Protecting Your Workforce from Social Media Threats Part I: Perfecting Policy

The “Global Survey on Social Media Risks” report released by the Ponemon Institute in September 2011 revealed more than half of 4,640 respondents across 12 countries said social media users have increased malware in the office. Only 29 per cent of these participants said they had the right security essentials to prevent these cyber threats, however. These statistics prove anti-virus alone is no longer arming organisations against cyber threats introduced by social media users.

To guard social media users from the latest cyber threats, organisations should develop security essentials from both a policy level and a technical protection level. In this post, we’ll focus on the common cyber threats and the security essentials to incorporate into your policy to protect social media users at your organisation.

Knowing the cyber threats

In a tactic known as click jacking, cyber criminals are embedding malicious code in what seems to be ordinary social media content and gaining access to social media users’ information or engaging in phishing attacks. The proliferation of these cyber threats not only compromises social media users’ accounts and devices, but likely their followers’ — some of whom are undoubtedly co-workers. You can just imagine the Pandora’s Box of cyber threats swept into your organisation if 50 social media users click on the same infected link.

As with any web site or application, there’s always the risk social media users may log on from corporate devices or devices with corporate information on them through an unencrypted Wi-Fi connection. That means your company data has been released into a sea of strangers sitting at a random café. Without the right security essentials, your data is left open to cyber threats.

Security essentials for social media users

When customers approach Datacom about implementing new technologies or access to different applications or services, we first advise them to come up with a user policy before discussing technology to manage or secure devices. It’s once a business has outlined its security essentials in these terms, including both its risks and strategic goals, that we get into the different technologies and approaches that can protect data and devices. It’s no different when protecting social media users from the latest cyber threats: outlining security essentials in a policy is vital.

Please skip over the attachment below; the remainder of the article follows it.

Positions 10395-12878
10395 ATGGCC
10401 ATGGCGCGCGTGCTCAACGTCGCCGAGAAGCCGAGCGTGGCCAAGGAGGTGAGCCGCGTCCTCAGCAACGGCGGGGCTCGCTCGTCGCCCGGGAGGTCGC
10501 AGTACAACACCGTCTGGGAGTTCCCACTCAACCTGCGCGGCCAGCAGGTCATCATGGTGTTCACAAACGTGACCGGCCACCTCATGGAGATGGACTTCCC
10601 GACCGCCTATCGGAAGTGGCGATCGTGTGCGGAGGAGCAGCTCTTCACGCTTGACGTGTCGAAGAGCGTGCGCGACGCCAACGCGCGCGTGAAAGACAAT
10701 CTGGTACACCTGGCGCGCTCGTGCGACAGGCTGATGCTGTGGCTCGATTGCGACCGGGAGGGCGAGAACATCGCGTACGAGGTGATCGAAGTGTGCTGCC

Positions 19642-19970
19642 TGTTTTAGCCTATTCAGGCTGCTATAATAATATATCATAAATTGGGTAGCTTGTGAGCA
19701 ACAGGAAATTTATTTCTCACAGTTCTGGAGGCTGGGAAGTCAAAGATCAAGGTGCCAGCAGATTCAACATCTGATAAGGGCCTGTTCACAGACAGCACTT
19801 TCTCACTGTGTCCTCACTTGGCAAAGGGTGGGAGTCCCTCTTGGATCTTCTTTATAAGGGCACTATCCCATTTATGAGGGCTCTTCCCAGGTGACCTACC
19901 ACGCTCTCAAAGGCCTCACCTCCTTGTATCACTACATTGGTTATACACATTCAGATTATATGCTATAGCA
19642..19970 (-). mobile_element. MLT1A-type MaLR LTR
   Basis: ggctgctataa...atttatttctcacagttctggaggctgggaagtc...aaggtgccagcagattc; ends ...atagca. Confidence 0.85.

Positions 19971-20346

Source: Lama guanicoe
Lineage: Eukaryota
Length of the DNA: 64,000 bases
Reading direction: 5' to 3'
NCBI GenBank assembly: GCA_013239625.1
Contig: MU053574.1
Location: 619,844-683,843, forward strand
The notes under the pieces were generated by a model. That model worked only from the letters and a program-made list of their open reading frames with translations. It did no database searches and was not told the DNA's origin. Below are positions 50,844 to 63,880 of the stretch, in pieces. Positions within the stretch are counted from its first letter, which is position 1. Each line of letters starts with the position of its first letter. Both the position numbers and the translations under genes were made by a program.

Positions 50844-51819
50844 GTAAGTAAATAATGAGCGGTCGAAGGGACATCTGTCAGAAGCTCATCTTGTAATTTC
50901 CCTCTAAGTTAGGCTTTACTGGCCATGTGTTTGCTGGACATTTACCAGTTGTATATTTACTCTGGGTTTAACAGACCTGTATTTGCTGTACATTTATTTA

When considering security essentials for social media users, organisations should first determine whether Twitter or Facebook is necessary for an employee’s role. Consider enacting a step-by-step process requiring employees or departments to request access to become social media users. As part of the process, organisations might require employees to use their personal address, not their work email, in their contact details to guard against cyber threats. The policy can also dictate security essentials around how social media users consume and use information on these sites. For instance, organisations might allow some departments to read information on social media, but not post on it, to prevent cyber threats.

Those employees who are allowed to post on social media should have clear guidelines on what’s appropriate to write and what’s not. You could also prevent social media users from downloading any content from these sites as part of your security essentials. If you know employees will be accessing social media sites in public through Wi-Fi, specify what can and cannot be shared or accessed while they are connected to prevent cyber threats.

Make sure social media users are educated about the cyber threats and security essentials, on social media sites and elsewhere, and don’t forget the final piece that many organisations neglect — actually enforce the policy across the organisation. All social media users should know the security essentials and what will happen if they ignore them.

Stay tuned for Part II, where we’ll discuss the technical security essentials of protecting social media users from cyber threats.

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